Kamala Harris, who was elected U.S. vice president on the February cover of Vogue magazine, sparked the “whitewashing” controversy after tweeting pictures on January 10th. Of the two pictures released, one was full length with a glossy pink background and the other was with a gold background with Harris in a casual pants-suit and sneaker. However, this attracted social media critics and labeled the card a “washed mess”. One Twitter user wrote, “Kamala Harris is as light-skinned as women of color”, Vogue has not yet used the appropriate lights.
Wajahat Ali, a New York period contributor, also weighed in on the complex controversy, saying it was a “mess”. Before she was soon fired as U.S. vice president, the magazine’s editor-in-chief, Anna Windor, said Ali “should not have black friends and colleagues” and that Ali would “become better than this Vogue card” by using his Samsung. The setback against Winter and Vogue came after he apologized to his staff in a letter last year for “mistakes” in publishing photos and articles that were considered insensitive to minorities.
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I don’t know what you were doing with the one on the left, but it was non-standard and suspicious racism.
– Irritated and CrochetteMA-Ed (eMolice) January 10, 2021
Is it racist or simply a misconception to use a pretty bad photo in defiance of your promise? Ama Kamalaharis? We all see you.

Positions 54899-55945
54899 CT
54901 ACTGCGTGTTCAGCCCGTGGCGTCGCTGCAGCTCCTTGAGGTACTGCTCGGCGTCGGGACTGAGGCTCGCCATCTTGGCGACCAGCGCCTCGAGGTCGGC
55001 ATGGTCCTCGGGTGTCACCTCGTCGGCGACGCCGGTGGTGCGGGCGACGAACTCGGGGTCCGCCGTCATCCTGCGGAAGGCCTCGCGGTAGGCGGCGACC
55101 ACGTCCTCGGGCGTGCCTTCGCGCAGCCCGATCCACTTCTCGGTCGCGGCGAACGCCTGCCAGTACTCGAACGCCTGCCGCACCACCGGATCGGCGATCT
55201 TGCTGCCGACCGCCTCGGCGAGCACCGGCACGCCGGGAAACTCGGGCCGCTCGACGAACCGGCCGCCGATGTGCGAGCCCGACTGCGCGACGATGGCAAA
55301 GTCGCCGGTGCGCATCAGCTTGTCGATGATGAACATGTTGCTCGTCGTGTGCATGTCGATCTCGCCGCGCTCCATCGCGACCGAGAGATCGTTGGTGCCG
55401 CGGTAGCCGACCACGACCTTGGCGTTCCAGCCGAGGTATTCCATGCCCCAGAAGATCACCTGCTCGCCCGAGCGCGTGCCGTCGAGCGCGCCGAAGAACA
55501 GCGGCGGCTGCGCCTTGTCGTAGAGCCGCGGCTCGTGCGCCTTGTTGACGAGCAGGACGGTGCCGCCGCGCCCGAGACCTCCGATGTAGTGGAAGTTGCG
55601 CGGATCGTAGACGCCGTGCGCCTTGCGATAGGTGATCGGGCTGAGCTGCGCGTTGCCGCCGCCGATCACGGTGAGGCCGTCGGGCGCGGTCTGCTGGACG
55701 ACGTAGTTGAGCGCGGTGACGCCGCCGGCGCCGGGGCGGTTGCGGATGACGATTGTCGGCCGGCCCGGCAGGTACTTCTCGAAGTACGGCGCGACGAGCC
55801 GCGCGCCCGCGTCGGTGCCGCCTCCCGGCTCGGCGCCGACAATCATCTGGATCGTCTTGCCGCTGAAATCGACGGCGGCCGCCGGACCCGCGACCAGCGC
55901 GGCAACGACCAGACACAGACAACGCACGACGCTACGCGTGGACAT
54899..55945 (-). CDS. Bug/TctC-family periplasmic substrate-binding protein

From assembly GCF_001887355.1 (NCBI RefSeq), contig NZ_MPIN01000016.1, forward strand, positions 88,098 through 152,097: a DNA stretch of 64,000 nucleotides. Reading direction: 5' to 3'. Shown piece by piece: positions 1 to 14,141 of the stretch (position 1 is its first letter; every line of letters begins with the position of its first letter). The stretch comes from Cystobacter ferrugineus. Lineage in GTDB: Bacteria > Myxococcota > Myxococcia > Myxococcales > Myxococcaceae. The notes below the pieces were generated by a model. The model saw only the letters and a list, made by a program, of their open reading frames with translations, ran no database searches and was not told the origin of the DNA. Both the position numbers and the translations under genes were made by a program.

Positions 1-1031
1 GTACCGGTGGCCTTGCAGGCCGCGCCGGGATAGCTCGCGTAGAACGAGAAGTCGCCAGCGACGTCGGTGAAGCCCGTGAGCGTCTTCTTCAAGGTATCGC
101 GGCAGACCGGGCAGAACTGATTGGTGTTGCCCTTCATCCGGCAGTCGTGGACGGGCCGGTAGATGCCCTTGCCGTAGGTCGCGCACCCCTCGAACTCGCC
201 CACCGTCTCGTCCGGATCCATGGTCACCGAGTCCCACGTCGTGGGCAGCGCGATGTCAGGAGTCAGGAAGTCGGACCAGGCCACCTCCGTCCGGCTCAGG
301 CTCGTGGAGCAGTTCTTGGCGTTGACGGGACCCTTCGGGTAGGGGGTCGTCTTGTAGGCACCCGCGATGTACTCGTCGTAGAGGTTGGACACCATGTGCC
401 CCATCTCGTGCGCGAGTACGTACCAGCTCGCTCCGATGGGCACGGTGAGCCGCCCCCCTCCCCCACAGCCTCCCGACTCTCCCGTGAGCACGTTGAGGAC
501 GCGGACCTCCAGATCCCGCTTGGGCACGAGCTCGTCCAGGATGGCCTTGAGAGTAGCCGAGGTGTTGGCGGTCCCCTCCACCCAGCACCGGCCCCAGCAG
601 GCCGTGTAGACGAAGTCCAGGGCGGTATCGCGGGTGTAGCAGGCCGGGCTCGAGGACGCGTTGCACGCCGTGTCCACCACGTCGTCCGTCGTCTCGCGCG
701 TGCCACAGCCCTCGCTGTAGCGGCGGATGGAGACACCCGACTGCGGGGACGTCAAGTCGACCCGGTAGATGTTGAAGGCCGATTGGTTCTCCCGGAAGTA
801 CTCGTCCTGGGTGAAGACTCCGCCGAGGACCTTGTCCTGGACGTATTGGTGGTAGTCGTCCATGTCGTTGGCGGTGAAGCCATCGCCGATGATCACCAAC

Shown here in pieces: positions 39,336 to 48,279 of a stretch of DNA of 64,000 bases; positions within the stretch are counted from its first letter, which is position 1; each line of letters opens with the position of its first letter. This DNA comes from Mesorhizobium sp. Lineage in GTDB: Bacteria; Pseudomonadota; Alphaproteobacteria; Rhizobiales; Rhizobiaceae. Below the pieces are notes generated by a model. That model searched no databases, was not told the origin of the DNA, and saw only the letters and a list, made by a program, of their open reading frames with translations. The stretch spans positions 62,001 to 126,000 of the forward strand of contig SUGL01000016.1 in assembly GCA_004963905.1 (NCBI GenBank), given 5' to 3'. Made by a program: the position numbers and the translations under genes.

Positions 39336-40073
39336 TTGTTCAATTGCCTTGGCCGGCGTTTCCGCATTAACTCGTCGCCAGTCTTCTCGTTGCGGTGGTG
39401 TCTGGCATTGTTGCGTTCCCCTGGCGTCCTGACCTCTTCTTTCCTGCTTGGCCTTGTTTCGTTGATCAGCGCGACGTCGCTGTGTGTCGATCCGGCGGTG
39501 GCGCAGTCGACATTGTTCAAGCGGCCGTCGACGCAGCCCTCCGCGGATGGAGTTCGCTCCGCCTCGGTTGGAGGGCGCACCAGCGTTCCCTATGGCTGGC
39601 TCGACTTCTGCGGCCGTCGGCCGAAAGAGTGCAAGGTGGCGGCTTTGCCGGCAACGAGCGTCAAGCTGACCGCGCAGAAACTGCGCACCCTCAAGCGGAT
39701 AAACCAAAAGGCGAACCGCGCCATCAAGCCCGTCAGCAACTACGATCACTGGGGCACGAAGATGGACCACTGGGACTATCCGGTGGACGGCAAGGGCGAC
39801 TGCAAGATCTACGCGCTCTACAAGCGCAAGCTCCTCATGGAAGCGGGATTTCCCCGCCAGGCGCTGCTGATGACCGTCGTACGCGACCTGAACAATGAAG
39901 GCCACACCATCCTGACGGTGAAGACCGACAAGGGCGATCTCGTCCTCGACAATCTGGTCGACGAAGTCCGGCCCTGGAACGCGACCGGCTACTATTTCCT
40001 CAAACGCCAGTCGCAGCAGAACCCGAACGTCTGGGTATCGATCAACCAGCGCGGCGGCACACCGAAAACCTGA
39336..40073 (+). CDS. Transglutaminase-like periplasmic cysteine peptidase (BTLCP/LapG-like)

– Louis Mench, MA (ou Louismench) January 10, 2021
I had never seen such bad lights from Vogue. It is flat and generic. Please choose the blue dress, the very best. She is a beautiful woman and these photos are meh.
– Sigmund’s @ (@ Sigmund’s 2) January 10, 2021
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Vogue refuses to lighten Harris’ skin
Vogue reportedly refused to post to the New York Post, which glowed Harris’ skin after filming was over. However, the guarantee did not stop the criticism against the press. LGBTQ + activist Charlotte Claymer wrote on Twitter that the February cover was “too low for Vogue quality”. According to Claymer, the team behind Harris’ shooting did not think about it, instead saying “homework was done the same way as in the morning”.
However, Vogue has not yet confirmed whether the images of the country’s first female vice president will be used on the February cover or the two images released on Sunday. Harris’ team has also voiced the ‘problem’ with the films because they are not mutually agreed upon. Instead of the decided powder blue suit, the first African American woman to be elected vice president was seen in casual attire wearing Converse Chuck Taylor sneakers, which she sometimes wore on campaign trails. The VP-selected group is said to be unaware of the switch.
Aside from the ‘quality’ of the filming, Harris’ presence on the cover of Vogue magazine is likely to catch the attention of outgoing President Donald Trump, who last month complained that US First Lady Melania Trump was not included in a magazine cover during the four years of the Trump administration. Donald Trump has accused the fashion industry of committing “elite snobs” scams. The previous first lady, Michael Obama, was featured in several shootings in December 2016, including Vogue Cover.
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